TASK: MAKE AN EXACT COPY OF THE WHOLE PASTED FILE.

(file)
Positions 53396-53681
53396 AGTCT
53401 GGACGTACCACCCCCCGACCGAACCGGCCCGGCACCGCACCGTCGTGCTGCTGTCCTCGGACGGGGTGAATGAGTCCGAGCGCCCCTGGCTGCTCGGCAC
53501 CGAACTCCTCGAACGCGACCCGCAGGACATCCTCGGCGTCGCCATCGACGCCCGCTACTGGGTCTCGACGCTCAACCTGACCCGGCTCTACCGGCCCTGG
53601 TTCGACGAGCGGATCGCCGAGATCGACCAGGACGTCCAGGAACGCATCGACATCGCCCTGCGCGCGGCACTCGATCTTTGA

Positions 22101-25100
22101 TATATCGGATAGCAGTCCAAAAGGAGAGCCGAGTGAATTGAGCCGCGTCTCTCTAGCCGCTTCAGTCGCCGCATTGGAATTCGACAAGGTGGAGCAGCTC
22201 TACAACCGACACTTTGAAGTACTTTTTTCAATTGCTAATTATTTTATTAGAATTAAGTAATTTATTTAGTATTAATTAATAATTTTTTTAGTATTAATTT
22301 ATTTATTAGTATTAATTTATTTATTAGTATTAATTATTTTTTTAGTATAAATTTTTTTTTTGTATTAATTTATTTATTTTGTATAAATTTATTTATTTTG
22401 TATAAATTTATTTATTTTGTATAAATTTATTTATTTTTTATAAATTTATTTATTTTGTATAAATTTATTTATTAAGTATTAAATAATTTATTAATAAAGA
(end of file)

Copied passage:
Positions 53396-53681
53396 AGTCT
53401 GGACGTACCACCCCCCGACCGAACCGGCCCGGCACCGCACCGTCGTGCTGCTGTCCTCGGACGGGGTGAATGAGTCCGAGCGCCCCTGGCTGCTCGGCAC
53501 CGAACTCCTCGAACGCGACCCGCAGGACATCCTCGGCGTCGCCATCGACGCCCGCTACTGGGTCTCGACGCTCAACCTGACCCGGCTCTACCGGCCCTGG
53601 TTCGACGAGCGGATCGCCGAGATCGACCAGGACGTCCAGGAACGCATCGACATCGCCCTGCGCGCGGCACTCGATCTTTGA

Positions 22101-25100
22101 TATATCGGATAGCAGTCCAAAAGGAGAGCCGAGTGAATTGAGCCGCGTCTCTCTAGCCGCTTCAGTCGCCGCATTGGAATTCGACAAGGTGGAGCAGCTC
22201 TACAACCGACACTTTGAAGTACTTTTTTCAATTGCTAATTATTTTATTAGAATTAAGTAATTTATTTAGTATTAATTAATAATTTTTTTAGTATTAATTT
22301 ATTTATTAGTATTAATTTATTTATTAGTATTAATTATTTTTTTAGTATAAATTTTTTTTTTGTATTAATTTATTTATTTTGTATAAATTTATTTATTTTG
22401 TATAAATTTATTTATTTTGTATAAATTTATTTATTTTTTATAAATTTATTTATTTTGTATAAATTTATTTATTAAGTATTAAATAATTTATTAATAAAGA